Sunday, April 20, 2014
Book Review: Great Northern? by Arthur Ransome (1947)
This book, like many others in the series, shows off Arthur Ransome’s ability to make almost anything into an adventure. Dick Callum, who becomes the central protagonist of this story, is hardly the typical literary hero. In earlier books, he has always gone along with the others on their adventures, but as a nerdy birdwatcher, his role has mainly been to bore the likes of Nancy and Roger with his interest in nature. He has a bit of a chance to shine when he links up with Tom Dudgeon and other members of the Coot Club, but even then, he is a secondary character and not the center of the action. In Great Northern?, though, Dick has his chance to take center stage. Ransome creates a perfectly believable situation in which, for the first time, Dick is in charge and the group rallies around one of his causes. Without recreating Dick’s personality, and indeed while celebrating his nerdy special interest in birds, Ransome makes him the hero of his own story. Kids who are themselves not the adventurous type will undoubtedly see themselves in Dick and rejoice in the fact that a kid like them has the chance to save the day for a change.
Another character who really comes to life in this book is the youngest of the explorers, Roger. Though this book was not necessarily intended to be the last about these characters, I found it a fitting ending to Roger’s story, as he spends more time on his own, and even has a chance of saving the day when everyone else is captured by the Gaels. It was interesting to me to look back on the very first scene of the first book, where he runs like a sailboat across the field to his mother, and to observe how his character has evolved into a mischievous and playful child with a mind and personality all his own. I only wish that the series could have continued for twelve more books in order to see the other characters realize the same level of character development.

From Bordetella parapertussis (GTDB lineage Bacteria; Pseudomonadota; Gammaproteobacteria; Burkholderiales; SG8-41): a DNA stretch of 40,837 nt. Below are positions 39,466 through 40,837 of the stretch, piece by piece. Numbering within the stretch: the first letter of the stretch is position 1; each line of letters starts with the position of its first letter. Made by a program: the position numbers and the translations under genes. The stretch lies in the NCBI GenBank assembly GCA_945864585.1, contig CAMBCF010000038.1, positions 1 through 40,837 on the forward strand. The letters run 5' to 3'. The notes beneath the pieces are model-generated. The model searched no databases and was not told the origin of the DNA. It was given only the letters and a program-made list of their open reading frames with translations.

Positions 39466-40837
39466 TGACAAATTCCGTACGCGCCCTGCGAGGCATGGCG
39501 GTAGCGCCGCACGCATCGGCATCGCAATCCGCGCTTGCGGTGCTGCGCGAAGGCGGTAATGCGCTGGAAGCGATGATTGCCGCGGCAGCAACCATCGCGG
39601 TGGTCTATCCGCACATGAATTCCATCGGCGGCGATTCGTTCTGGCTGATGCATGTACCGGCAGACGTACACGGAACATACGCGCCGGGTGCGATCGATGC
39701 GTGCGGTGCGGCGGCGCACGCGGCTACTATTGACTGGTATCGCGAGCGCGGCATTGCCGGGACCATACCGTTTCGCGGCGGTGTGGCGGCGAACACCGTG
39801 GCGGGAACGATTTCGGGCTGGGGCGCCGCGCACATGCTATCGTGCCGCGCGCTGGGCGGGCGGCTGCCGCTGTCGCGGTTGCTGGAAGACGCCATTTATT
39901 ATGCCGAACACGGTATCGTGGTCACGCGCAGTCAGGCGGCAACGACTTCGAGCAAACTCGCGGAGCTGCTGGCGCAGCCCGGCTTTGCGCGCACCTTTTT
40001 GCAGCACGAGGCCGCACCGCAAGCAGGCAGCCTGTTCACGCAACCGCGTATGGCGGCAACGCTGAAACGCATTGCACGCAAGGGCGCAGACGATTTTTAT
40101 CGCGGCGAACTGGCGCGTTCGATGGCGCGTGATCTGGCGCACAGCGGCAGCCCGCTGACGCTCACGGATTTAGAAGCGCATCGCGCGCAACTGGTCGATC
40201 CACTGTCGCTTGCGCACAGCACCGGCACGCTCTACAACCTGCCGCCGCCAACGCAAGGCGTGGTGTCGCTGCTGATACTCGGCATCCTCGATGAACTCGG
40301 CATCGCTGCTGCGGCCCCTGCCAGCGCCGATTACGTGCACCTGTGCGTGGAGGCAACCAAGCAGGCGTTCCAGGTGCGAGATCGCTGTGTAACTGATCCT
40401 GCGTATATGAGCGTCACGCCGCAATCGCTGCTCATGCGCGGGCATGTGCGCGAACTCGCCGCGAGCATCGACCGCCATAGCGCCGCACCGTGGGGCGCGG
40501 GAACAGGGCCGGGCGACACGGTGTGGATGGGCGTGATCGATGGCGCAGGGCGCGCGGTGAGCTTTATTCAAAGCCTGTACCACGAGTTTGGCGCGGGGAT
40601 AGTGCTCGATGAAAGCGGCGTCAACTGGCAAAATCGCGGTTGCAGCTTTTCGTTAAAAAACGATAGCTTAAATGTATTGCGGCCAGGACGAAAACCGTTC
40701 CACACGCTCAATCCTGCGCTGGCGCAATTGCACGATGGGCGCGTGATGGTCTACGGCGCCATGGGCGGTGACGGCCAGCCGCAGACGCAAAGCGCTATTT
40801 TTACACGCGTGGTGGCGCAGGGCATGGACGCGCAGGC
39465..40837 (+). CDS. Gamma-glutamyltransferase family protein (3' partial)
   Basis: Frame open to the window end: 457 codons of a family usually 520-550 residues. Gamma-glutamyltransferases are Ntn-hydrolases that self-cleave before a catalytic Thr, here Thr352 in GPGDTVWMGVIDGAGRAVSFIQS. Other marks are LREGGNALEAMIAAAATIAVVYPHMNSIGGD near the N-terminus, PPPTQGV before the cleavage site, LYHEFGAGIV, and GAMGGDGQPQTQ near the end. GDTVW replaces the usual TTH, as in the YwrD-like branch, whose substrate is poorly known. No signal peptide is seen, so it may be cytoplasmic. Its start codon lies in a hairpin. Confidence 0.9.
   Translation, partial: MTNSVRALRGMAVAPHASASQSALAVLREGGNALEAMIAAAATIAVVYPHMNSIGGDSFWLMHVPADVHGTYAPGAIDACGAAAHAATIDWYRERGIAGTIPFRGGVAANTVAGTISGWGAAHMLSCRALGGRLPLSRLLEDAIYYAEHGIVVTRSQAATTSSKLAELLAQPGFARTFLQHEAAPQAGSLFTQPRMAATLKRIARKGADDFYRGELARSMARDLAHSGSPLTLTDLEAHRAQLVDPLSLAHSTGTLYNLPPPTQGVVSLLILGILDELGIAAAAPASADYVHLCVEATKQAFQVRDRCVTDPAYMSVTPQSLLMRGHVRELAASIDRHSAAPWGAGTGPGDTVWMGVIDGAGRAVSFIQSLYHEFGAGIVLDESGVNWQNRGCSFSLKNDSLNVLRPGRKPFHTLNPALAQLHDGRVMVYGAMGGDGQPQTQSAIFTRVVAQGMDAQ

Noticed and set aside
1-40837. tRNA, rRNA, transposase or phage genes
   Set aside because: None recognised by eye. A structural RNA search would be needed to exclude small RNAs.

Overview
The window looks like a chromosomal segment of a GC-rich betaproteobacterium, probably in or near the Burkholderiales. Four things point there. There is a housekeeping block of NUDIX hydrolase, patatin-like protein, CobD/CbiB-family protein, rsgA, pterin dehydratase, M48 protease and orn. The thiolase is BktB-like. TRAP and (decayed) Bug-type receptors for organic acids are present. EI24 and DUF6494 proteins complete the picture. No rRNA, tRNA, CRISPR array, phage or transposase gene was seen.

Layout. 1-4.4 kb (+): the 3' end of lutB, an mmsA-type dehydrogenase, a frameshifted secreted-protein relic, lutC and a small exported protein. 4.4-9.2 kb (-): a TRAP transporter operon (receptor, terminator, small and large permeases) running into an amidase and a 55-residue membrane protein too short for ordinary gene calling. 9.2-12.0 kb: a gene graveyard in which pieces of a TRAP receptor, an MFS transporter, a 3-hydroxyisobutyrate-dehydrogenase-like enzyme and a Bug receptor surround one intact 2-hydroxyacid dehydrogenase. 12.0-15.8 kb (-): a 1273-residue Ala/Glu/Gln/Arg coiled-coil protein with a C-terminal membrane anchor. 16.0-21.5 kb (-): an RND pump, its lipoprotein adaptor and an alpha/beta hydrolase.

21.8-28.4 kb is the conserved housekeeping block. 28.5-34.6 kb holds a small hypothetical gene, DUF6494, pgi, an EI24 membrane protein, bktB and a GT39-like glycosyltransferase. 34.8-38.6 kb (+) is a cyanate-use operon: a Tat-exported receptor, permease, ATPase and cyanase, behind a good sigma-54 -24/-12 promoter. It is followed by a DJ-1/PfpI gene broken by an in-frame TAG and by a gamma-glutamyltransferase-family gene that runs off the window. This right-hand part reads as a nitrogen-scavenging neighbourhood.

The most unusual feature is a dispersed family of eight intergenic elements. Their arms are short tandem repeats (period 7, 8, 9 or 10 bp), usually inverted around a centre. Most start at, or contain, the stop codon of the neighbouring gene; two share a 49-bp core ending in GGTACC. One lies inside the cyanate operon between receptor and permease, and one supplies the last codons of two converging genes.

Though there are books I have loved (Winter Holiday, We Didn’t Mean To Go To Sea, and Secret Water) and others I have not enjoyed as much (Peter Duck, Missee Lee, Pigeon Post), I have to say that reading this series over the past two years has been wonderfully enjoyable. It’s one of the few children’s series whose quality is maintained across many volumes, and whose author finds consistently compelling stories to tell, all drawn from real-world experiences. Few of the outdated references are truly problematic, and boys and girls alike can find characters and situations with whom they can sympathize in each book. It’s hard to believe that the only remaining story set in the Swallows and Amazons universe is the unfinished Coots in the North. I will dearly miss reading new adventures about these beloved characters, and I look forward to re-reading the entire series when my daughter is old enough to appreciate them.
Recommend Great Northern? and each of the other books in the Swallows and Amazons series to middle grade readers interested in adventure, nature, and sailing, and especially to those sophisticated readers who can truly recognize and appreciate great writing. Kids who read these books will find in each volume characters they’ll want to befriend and experiences they’ll wish they could have for themselves.